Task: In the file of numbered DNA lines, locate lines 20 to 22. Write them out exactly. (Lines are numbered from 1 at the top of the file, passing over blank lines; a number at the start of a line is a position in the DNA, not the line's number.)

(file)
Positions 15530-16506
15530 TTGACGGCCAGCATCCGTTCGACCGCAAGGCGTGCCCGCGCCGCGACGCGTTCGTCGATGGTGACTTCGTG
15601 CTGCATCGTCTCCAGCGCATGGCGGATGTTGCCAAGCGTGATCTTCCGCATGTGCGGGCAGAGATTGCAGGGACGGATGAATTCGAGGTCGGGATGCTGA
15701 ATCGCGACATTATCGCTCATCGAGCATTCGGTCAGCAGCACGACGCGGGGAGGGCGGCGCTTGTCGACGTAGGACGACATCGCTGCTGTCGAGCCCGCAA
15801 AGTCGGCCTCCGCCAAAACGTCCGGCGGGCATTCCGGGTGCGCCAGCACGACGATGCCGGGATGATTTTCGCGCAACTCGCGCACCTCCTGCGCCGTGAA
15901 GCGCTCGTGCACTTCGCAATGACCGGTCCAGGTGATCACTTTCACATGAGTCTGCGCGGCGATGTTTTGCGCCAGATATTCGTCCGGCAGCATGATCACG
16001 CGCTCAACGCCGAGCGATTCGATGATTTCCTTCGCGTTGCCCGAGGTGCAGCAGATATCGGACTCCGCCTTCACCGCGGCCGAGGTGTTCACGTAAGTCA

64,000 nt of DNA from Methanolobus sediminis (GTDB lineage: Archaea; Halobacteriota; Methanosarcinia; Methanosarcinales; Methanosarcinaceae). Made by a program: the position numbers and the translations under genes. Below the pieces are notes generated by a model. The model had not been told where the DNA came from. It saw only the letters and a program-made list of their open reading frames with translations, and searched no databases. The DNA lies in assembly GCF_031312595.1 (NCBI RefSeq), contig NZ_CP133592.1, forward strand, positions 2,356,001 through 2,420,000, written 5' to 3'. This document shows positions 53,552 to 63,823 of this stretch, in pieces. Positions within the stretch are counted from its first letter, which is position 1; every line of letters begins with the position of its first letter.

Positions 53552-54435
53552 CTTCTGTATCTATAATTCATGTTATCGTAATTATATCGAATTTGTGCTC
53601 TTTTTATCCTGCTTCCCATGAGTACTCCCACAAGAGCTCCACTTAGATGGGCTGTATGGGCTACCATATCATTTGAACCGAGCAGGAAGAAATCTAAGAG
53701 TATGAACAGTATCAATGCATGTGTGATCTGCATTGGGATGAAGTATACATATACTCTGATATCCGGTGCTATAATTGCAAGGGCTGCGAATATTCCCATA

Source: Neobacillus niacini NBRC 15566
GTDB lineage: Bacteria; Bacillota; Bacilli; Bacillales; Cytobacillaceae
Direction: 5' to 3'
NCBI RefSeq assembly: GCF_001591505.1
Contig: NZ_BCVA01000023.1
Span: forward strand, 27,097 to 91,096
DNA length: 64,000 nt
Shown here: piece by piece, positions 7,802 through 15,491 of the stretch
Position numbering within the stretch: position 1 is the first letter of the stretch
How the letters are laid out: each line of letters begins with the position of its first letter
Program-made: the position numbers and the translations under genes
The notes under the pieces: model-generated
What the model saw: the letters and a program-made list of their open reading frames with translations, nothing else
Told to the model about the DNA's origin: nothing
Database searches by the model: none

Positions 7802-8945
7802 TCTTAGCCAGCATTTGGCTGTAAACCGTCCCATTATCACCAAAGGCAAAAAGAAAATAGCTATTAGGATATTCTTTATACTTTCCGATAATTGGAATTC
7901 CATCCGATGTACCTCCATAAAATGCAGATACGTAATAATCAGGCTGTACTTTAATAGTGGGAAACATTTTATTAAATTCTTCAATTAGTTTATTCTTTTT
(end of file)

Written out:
Shown here: piece by piece, positions 7,802 through 15,491 of the stretch
Position numbering within the stretch: position 1 is the first letter of the stretch
How the letters are laid out: each line of letters begins with the position of its first letter